Fielding and his team came to this conclusion by observing session studies conducted at Tufts University, gyms, and local senior centers. The ultimate goal of each session is for participants to find the right weights for their body weight—not to become an impressive weightlifter or achieve an amazingly muscular physique. Additionally, Fielding’s sessions encourage relationships within groups, adding positivity and fitness in every way. (Also, studies show that maintaining a healthy social life can help you live longer!)

A mature woman will have a lean body after 50, doing lunges and walking with dumbbells
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“When you do resistance or strength training, very important chains of signaling molecules between cells are affected, and these changes persist in the body for hours after exercise, creating a cumulative, positive effect. Even low-intensity strength and walking programs have significant benefits,” he says. Fielding. He follows his advice, adding: “I’ve always run three or four times a week, but three years ago I started making strength training a part of my routine and I feel strong. My goal: To do as much as I can, including the mountains to ski and the best way to do that is to try to be active.”

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Strength training has another benefit. Dennis T. Villarreal, a professor at Baylor College of Medicine in Houston (via the National Institute on Aging), says scientist Dennis T. Villareal says. This dynamic duo is more effective than just dieting or aerobic exercise alone. As Villarreal points out, “One-third of older adults are obese, and that number is growing rapidly.”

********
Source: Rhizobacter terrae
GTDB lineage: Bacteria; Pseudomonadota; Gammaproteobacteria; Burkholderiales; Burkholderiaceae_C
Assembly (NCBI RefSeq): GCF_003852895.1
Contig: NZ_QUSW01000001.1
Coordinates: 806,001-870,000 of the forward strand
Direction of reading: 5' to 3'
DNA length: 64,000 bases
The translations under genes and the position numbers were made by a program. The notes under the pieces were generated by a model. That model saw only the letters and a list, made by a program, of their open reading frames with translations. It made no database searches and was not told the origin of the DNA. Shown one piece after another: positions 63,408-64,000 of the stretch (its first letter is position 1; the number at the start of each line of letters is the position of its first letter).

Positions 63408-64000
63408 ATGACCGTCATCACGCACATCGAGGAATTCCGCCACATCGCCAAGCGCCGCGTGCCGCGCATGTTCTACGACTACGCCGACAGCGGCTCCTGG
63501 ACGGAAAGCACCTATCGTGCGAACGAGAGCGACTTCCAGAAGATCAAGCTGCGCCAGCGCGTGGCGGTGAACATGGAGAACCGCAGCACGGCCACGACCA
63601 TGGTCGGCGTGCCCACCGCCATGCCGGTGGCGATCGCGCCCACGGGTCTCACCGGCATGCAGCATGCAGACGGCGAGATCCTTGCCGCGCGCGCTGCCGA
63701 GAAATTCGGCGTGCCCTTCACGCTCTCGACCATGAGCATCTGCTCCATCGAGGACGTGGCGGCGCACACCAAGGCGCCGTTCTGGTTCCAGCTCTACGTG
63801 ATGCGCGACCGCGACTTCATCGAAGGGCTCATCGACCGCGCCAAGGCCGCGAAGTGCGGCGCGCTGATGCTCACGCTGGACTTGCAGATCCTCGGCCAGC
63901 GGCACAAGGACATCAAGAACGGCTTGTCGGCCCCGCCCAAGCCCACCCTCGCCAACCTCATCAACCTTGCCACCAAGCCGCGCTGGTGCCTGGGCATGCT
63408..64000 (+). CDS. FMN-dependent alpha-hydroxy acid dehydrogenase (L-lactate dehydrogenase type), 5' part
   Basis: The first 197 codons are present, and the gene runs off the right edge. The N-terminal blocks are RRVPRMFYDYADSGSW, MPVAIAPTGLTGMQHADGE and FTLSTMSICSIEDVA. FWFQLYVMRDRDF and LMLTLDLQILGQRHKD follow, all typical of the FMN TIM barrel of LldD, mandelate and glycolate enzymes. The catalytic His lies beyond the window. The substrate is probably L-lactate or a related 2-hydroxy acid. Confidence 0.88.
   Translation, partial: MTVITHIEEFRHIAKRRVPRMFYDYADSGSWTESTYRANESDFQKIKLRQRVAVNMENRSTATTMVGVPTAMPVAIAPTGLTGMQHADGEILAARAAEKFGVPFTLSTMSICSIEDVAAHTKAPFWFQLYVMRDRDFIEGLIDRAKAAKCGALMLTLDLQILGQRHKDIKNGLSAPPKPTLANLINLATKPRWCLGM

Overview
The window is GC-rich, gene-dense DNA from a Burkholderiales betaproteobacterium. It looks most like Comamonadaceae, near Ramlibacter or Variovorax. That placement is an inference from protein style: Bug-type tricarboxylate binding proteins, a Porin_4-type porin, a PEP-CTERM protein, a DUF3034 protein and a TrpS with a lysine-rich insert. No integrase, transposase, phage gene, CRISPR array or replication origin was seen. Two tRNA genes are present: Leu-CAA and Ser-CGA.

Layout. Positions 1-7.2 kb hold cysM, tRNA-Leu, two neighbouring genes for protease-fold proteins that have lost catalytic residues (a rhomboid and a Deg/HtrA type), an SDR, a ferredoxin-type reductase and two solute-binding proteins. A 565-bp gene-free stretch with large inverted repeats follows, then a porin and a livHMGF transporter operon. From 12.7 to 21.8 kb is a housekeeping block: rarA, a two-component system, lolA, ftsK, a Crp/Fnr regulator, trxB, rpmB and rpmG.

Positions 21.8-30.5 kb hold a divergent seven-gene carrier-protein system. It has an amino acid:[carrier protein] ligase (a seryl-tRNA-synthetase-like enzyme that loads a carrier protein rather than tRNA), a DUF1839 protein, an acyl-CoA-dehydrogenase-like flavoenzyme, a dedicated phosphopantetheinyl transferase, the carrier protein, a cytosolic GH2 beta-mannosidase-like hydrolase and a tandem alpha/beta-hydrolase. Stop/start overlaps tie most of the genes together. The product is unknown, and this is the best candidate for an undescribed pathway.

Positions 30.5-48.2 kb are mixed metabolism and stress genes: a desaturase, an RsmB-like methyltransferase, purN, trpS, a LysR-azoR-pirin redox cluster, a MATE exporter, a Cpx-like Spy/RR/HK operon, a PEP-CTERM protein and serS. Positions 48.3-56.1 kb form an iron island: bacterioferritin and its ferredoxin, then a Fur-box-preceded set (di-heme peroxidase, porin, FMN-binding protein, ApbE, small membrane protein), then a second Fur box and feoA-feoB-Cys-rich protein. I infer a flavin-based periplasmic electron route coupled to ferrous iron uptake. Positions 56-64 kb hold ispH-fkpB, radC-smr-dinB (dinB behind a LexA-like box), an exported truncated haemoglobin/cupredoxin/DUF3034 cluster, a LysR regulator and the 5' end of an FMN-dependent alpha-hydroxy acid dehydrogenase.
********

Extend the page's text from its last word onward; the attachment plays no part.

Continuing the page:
Obesity requires extra muscle mass to move the extra body weight. Villareal continues to explain, “Resistance training is the most important component because it builds muscle and reduces the loss of muscle mass. When the relationship between body mass and muscle becomes positive, participants lose more fat than they lose muscle, thus relative sarcopenia. Combining the two types of exercise has additive effects. because they were better together than apart.

mature woman doing push-ups showing strength training to slow down aging habits
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This may not be fun to hear, but as you get older, your body doesn’t respond to exercise the way it did when you were younger. Don’t compare yourself to someone your age.

“We all need to think about how to build a strong muscle base to prepare for muscle and strength loss,” says Barb Nicklas, Ph.D., professor of gerontology and geriatric medicine, Wake. Forest University School of Medicine (via the National Institute on Aging). Niklas adds: “A 60-year-old is very different from an 80-year-old. We should be careful not to lump all older people into one category. Aging begins at birth and we can help prevent disease by exercising throughout our lives. Disease and disability are very important. Movement, Strength and balance training is important at any age, but we need to adjust our expectations.”

Fielding notes that some people prefer group fitness while others prefer personal training, and explains that it’s important to simply do what works for you. Whatever you want, he points out that setting “realistic goals” is crucial. “A good goal is about 150 minutes of moderate-intensity exercise per week, but you’ll see benefits at lower levels. Older adults should try to mix in strength training a couple of times a week,” says Fielding.